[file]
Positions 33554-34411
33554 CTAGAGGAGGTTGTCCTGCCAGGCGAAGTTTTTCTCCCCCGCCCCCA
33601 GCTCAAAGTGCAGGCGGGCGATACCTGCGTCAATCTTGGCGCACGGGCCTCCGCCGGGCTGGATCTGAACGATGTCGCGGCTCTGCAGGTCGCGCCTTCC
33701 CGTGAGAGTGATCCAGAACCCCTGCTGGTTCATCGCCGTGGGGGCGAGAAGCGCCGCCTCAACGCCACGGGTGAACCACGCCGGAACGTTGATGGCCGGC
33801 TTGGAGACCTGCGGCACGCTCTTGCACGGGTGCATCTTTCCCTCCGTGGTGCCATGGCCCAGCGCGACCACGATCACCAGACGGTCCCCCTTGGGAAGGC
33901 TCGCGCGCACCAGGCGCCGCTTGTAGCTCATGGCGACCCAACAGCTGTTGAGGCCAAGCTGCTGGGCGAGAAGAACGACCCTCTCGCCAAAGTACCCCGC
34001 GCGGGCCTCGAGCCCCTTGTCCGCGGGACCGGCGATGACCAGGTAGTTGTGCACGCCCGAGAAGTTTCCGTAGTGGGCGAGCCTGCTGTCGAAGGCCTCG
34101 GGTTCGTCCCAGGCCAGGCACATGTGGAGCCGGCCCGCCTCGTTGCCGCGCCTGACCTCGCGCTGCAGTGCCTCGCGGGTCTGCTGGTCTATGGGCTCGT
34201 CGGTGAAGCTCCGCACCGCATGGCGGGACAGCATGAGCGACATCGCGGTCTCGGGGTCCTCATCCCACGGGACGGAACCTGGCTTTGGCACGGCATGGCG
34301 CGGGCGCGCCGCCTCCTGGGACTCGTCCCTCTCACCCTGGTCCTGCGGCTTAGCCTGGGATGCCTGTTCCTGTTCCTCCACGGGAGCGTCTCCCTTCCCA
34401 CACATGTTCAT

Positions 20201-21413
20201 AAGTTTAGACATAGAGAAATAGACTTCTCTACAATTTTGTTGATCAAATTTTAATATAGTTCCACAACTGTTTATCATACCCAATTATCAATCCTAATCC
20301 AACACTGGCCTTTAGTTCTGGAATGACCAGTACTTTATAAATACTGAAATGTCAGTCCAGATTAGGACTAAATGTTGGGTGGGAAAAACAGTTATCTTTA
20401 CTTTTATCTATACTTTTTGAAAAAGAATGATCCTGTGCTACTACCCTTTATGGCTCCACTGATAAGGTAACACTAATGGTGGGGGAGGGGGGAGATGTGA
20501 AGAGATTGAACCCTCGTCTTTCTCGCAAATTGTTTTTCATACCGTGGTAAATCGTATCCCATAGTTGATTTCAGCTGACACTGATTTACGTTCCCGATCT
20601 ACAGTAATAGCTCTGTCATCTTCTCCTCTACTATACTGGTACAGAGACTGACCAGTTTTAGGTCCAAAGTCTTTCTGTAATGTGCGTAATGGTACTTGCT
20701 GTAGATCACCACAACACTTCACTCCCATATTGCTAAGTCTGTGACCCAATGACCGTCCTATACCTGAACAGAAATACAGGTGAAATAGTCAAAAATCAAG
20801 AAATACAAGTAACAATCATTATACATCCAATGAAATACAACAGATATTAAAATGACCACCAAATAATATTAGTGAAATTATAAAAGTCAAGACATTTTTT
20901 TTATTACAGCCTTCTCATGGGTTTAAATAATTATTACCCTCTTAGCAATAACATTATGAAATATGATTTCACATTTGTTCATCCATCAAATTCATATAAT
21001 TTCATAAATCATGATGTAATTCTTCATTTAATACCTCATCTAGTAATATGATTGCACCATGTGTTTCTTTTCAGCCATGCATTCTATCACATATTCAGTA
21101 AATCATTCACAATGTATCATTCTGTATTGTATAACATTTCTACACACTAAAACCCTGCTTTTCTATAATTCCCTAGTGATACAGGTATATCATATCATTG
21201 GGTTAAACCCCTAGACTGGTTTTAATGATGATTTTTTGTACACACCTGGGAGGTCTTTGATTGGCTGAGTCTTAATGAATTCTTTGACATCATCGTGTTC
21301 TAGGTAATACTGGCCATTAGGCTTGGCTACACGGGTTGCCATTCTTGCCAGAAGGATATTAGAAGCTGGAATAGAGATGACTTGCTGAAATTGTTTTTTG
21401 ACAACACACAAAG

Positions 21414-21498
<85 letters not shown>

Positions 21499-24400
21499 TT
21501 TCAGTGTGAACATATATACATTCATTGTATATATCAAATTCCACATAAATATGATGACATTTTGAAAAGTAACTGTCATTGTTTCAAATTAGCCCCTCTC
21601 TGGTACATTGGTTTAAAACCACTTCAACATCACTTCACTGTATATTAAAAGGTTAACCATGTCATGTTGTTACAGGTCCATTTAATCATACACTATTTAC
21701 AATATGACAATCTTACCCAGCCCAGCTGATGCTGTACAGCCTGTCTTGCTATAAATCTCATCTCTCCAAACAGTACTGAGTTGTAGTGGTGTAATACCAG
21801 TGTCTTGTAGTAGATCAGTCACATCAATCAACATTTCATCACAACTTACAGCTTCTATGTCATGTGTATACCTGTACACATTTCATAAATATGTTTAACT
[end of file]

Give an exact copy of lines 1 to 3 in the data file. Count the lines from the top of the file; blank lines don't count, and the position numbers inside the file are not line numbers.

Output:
Positions 33554-34411
33554 CTAGAGGAGGTTGTCCTGCCAGGCGAAGTTTTTCTCCCCCGCCCCCA
33601 GCTCAAAGTGCAGGCGGGCGATACCTGCGTCAATCTTGGCGCACGGGCCTCCGCCGGGCTGGATCTGAACGATGTCGCGGCTCTGCAGGTCGCGCCTTCC